Argentina's Analía Pasantino is the First Transgender Police Chief in Latin America


Argentina is making LGBTQ history once more. The South American country is home to the first-ever transgender police chief in Latin America.

MORE: This App is Helping Argentine Sex Workers Protect Themselves from Police Harassment

“This is a milestone,” Analía Pasantino told The Associated Press last week. “It’s an unprecedented and important step to show Latin America and the world that we are an open institution.”

While Pasantino had been on the force for 20 years, her transition made it difficult for her to climb up in the field.

In 2008, the now 49-year-old had to take a leave of absence after coming out as trans. In the years that followed, Pasantino underwent multiple psychiatric evaluations to prove that she was fit to rejoin the force. However, a committee labeled her unsuitable, which continued to extend her leave.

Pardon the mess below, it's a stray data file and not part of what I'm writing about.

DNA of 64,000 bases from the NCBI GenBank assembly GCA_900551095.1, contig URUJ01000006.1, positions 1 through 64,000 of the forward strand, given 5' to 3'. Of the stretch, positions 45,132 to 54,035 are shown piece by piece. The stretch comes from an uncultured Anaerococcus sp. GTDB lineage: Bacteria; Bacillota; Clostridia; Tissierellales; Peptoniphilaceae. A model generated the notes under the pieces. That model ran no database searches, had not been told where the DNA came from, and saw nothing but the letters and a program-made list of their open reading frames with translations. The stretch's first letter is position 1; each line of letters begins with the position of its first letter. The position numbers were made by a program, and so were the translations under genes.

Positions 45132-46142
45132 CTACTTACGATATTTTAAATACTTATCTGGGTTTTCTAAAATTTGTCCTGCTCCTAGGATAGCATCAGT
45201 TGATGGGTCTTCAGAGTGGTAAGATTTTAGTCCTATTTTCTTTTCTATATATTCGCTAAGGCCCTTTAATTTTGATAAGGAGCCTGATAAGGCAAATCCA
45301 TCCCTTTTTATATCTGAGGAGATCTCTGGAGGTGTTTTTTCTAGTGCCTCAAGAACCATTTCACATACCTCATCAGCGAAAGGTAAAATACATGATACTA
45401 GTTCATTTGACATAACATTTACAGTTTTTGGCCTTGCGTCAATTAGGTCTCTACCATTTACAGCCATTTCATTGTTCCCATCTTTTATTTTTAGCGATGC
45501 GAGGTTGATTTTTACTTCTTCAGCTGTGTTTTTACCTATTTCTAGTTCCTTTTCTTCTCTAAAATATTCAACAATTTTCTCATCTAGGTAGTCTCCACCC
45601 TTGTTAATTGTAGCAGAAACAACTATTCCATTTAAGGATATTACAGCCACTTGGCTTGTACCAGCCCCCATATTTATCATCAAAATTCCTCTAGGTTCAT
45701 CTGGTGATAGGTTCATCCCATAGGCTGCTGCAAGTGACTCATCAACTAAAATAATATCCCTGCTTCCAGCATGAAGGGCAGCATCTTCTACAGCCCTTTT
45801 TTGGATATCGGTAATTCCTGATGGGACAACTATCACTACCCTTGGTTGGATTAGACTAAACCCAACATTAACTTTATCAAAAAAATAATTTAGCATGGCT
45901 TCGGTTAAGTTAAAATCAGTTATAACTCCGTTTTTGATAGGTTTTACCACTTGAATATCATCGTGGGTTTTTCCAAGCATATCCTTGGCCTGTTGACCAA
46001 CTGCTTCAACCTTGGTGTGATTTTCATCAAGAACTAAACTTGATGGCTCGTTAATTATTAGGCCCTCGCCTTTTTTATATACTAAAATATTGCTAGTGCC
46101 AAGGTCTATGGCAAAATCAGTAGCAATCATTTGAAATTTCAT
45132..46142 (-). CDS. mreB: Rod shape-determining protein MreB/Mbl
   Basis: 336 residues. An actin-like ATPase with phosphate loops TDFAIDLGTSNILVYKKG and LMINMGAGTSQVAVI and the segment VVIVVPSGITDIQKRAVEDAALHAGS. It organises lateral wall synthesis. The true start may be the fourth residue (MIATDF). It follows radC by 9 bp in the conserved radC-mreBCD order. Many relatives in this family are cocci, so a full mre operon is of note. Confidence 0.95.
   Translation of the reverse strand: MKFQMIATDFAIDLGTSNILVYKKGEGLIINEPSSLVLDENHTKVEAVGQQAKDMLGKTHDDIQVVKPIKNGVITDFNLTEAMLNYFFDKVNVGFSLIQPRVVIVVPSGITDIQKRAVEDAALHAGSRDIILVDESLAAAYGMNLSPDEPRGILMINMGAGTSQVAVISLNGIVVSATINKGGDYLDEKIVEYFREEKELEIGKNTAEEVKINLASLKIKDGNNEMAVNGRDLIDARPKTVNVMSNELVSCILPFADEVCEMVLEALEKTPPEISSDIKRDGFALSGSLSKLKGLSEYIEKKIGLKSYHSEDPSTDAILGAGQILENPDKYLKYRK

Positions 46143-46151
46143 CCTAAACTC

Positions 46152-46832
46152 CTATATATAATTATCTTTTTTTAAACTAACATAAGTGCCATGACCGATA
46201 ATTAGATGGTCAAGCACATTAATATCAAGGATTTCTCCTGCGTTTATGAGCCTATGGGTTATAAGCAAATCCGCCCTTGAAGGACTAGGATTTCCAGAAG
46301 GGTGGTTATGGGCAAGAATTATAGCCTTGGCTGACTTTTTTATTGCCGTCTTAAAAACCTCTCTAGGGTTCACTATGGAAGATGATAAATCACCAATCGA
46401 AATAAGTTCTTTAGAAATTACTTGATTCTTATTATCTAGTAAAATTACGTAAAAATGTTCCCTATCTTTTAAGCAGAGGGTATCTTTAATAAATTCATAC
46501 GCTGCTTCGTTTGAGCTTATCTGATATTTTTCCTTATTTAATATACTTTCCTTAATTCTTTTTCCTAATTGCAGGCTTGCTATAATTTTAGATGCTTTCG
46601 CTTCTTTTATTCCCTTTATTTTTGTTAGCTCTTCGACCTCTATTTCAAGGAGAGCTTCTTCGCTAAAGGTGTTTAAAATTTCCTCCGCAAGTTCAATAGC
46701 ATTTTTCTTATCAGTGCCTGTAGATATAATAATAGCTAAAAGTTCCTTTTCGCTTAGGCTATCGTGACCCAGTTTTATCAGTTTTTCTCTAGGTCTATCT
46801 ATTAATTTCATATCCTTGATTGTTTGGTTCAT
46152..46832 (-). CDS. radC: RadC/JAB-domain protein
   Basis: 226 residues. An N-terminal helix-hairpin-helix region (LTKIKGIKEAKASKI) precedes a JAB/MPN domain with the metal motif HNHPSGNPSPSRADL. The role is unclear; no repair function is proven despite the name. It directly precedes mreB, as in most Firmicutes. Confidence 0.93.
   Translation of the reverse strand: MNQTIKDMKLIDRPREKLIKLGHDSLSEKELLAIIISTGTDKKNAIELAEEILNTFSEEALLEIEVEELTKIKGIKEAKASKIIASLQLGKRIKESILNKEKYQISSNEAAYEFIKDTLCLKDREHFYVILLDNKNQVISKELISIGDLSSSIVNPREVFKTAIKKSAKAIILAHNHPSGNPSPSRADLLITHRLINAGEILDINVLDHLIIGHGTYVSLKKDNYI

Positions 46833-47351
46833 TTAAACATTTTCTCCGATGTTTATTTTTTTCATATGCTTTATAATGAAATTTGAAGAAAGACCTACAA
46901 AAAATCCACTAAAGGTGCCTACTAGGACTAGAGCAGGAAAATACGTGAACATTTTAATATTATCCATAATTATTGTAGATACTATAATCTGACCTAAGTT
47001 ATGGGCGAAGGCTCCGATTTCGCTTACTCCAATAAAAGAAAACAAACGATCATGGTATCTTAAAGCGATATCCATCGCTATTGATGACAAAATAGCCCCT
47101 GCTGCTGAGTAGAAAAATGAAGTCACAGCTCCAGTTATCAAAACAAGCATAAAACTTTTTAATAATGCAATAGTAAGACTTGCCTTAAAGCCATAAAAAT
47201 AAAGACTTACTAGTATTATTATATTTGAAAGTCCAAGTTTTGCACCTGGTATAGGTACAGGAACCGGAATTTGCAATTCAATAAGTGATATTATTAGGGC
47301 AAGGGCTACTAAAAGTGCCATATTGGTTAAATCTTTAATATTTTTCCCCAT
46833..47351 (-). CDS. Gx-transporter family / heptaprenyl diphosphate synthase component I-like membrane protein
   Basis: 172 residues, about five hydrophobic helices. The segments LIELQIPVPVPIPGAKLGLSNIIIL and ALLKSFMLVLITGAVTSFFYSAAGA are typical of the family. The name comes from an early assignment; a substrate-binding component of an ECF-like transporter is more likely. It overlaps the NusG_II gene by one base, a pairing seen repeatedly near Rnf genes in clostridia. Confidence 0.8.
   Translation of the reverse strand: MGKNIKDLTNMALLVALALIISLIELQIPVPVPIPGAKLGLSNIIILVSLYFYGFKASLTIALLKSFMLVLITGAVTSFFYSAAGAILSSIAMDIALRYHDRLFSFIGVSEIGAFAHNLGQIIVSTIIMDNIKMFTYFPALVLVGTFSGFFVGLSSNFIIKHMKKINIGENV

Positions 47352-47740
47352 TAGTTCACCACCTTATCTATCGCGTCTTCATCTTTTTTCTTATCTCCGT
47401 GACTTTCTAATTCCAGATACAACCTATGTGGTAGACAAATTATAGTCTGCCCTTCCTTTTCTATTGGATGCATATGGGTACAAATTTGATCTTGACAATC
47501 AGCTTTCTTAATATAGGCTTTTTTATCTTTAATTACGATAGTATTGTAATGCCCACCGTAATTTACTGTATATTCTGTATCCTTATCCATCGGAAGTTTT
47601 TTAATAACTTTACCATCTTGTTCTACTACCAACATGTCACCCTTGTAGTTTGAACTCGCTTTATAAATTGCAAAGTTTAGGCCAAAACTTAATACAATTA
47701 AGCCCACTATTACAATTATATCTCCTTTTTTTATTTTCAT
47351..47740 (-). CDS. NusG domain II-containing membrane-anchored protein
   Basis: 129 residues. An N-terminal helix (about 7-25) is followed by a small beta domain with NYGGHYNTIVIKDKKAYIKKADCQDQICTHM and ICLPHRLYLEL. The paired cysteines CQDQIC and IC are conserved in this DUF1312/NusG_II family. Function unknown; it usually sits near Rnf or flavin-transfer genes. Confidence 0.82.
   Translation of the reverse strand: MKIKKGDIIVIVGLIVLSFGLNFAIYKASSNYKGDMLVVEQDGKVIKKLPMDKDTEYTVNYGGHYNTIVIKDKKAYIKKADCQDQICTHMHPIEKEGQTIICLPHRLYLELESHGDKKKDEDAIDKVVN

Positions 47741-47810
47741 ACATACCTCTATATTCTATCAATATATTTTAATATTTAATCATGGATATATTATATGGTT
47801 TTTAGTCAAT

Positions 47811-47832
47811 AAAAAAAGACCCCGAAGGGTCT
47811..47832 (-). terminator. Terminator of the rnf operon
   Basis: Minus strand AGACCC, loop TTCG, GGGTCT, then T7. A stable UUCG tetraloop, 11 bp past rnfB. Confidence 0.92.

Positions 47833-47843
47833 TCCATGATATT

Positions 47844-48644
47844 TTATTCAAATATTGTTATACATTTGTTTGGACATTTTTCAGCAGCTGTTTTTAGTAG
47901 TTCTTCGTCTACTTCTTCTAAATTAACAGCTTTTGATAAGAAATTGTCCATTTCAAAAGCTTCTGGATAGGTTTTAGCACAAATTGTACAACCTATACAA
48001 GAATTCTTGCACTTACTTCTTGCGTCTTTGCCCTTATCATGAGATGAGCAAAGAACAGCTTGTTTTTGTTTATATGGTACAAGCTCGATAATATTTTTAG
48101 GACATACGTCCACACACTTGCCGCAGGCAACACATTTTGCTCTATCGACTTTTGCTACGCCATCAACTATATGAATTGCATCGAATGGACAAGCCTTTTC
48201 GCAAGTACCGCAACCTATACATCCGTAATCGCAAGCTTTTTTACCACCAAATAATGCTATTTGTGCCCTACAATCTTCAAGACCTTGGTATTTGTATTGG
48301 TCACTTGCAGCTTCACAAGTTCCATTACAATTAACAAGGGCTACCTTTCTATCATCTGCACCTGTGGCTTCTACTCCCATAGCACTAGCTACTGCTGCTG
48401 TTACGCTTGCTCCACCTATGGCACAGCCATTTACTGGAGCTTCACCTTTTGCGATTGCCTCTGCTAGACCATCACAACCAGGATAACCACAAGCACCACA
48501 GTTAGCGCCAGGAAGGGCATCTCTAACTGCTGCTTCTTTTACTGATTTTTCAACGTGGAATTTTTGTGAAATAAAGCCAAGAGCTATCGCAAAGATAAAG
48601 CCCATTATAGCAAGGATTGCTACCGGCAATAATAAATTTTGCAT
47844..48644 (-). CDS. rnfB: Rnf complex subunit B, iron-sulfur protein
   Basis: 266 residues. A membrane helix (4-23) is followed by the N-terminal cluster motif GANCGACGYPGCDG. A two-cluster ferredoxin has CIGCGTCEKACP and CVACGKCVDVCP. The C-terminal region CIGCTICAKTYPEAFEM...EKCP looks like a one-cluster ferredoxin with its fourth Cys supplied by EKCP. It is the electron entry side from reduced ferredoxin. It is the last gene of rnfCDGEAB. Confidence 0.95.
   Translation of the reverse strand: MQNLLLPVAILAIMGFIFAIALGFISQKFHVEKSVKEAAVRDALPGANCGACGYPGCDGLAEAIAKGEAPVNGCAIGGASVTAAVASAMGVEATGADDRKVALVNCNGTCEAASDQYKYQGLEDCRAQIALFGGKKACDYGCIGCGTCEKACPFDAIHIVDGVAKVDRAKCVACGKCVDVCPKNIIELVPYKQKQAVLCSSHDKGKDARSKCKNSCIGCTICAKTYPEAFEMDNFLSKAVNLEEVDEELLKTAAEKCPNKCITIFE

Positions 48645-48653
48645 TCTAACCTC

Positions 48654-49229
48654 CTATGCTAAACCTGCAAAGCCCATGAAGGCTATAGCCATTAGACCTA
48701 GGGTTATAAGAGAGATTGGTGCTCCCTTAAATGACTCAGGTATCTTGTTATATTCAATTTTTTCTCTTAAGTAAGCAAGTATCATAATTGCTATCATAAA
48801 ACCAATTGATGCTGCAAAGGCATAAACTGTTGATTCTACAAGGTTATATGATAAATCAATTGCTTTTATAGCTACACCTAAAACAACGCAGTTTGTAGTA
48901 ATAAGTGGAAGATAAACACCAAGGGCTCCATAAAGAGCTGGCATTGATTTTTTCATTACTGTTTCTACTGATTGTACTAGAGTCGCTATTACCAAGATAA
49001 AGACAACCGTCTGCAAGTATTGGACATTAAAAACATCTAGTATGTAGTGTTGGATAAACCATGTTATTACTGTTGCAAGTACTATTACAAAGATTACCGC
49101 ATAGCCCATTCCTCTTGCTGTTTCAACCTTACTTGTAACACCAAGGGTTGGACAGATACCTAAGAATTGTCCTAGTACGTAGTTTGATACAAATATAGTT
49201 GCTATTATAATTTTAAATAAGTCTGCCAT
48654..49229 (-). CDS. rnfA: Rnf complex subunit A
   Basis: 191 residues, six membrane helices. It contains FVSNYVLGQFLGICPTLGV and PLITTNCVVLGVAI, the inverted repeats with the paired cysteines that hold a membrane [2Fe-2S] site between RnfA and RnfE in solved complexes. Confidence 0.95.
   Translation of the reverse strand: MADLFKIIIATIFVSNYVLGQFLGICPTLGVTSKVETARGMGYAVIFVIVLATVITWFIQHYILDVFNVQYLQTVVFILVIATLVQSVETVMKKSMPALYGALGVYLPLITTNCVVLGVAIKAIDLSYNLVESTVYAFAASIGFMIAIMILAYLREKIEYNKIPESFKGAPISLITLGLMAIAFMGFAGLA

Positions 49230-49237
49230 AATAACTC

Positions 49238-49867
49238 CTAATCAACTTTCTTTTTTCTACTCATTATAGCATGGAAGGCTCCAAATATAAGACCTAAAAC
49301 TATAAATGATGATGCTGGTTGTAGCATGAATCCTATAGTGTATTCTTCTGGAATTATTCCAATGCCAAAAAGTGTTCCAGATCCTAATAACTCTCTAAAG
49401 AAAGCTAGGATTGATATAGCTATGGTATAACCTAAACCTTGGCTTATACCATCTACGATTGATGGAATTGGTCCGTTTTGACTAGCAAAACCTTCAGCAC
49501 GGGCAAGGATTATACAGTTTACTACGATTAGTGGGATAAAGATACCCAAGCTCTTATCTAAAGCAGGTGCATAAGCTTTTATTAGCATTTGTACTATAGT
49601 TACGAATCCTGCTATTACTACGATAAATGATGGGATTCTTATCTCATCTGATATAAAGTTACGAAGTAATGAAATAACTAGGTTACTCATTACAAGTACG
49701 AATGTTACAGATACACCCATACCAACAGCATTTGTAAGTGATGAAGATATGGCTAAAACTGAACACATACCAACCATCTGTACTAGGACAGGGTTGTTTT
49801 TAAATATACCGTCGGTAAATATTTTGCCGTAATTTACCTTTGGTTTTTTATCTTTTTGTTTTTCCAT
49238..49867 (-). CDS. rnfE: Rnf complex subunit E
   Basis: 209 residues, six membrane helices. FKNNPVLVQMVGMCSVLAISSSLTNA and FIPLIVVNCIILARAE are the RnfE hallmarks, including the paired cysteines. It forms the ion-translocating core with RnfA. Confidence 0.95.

“[Being transgender] was always seen as an illness,” she said. “As crude as it sounds, the final diagnosis was: a disturbance in gender identity that made me unrecoverable to the police force.”

But Pasantino didn't give up, and it was her persistence that helped her break barriers. On May 8, she was finally reinstated to the federal police force and appointed deputy police commissioner in the judicial communications department.

“After a long process, which included irregular administrative situations, actions without grounds and notable discrimination, the federal Ministry of Security resolved to reincorporate Pasantino, who meets every requirement and conditions to serve in the force, to the Division of Judicial Communications of the Federal Police,” a press statement by the Ministry of Security, published in Argentine newspaper La Nación, noted.

PLUS: Street Harassers Can Now Be Fined for Their Piropos in Buenos Aires

During her appointment ceremony, Pasantino was joined by her wife of 31 years, Silvia Mauro, who has been by her side before and after her transition.

(h/t Huffington Post)